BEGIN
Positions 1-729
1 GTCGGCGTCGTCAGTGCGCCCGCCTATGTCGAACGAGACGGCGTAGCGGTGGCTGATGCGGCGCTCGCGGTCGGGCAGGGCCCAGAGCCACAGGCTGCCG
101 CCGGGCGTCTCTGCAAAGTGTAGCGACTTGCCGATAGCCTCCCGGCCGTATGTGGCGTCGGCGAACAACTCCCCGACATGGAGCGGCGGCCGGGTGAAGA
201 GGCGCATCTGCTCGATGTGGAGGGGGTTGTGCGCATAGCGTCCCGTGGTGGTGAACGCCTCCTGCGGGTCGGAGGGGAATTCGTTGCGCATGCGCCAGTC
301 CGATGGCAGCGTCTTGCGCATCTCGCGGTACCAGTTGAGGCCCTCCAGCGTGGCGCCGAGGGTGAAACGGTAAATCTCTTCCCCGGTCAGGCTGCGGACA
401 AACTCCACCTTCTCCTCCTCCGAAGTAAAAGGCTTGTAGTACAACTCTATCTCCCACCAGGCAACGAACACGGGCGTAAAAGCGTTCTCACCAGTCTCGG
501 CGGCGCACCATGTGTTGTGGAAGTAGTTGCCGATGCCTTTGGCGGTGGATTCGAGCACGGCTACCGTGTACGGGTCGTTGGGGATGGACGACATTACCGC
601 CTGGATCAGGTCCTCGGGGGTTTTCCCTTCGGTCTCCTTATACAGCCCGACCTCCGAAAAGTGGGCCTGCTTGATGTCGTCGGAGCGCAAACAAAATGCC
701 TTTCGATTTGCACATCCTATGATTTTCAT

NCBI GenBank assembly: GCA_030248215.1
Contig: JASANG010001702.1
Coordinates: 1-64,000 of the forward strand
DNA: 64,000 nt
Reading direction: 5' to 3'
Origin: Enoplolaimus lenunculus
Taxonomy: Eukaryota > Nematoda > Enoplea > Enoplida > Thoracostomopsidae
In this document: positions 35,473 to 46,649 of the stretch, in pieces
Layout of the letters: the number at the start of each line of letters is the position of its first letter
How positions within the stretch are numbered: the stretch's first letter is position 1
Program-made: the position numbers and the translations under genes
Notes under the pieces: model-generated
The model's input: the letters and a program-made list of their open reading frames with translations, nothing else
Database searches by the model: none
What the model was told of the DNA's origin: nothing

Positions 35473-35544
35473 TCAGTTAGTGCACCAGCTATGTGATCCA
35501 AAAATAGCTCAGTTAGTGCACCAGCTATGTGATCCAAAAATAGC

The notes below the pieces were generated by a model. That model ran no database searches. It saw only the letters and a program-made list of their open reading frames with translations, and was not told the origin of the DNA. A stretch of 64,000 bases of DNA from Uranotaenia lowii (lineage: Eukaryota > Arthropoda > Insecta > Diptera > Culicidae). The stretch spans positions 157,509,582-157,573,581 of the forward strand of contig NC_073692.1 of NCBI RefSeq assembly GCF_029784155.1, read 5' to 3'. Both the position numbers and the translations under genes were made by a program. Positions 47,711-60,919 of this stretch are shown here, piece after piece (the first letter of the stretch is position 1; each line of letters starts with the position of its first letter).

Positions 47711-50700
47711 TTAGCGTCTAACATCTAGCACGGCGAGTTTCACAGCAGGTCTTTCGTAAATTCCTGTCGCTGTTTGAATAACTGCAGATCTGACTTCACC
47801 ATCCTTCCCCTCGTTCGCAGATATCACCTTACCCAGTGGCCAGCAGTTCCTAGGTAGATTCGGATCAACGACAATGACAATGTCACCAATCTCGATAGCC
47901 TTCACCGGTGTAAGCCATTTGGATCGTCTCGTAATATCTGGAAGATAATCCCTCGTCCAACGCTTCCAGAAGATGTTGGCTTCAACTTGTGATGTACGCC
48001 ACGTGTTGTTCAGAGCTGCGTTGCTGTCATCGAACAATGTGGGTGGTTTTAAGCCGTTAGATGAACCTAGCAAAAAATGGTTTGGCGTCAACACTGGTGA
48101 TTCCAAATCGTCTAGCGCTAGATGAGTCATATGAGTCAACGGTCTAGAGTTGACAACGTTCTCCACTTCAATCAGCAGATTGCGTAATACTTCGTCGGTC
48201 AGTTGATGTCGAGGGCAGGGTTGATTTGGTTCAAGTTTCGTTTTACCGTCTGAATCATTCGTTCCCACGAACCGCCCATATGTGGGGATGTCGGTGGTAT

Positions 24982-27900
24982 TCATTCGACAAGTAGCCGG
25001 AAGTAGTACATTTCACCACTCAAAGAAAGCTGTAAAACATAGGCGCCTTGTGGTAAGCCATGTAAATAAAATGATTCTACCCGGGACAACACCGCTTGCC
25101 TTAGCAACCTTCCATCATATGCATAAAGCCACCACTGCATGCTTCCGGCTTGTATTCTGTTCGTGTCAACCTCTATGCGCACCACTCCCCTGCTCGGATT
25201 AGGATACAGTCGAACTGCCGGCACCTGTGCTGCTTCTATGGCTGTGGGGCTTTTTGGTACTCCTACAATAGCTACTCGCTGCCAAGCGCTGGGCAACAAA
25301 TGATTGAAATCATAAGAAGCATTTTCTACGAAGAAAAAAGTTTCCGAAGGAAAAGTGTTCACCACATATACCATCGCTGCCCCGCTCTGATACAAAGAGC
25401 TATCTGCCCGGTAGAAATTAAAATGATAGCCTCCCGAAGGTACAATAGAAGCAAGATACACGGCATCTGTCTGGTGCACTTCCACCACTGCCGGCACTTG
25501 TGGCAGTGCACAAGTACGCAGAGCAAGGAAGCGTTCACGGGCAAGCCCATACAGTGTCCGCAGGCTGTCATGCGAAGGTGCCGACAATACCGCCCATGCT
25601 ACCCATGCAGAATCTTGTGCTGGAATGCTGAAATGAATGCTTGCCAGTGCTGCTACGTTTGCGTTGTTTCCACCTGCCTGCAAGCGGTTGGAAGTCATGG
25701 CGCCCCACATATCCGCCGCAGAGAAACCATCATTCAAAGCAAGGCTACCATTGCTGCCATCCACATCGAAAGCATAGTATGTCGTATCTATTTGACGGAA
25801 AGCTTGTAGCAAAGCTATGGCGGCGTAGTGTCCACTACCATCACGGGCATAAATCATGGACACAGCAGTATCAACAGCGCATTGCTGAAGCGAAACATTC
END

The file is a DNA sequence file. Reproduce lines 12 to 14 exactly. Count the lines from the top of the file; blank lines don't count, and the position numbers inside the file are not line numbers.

Coordinates: 1-64,000 of the forward strand
DNA: 64,000 nt
Reading direction: 5' to 3'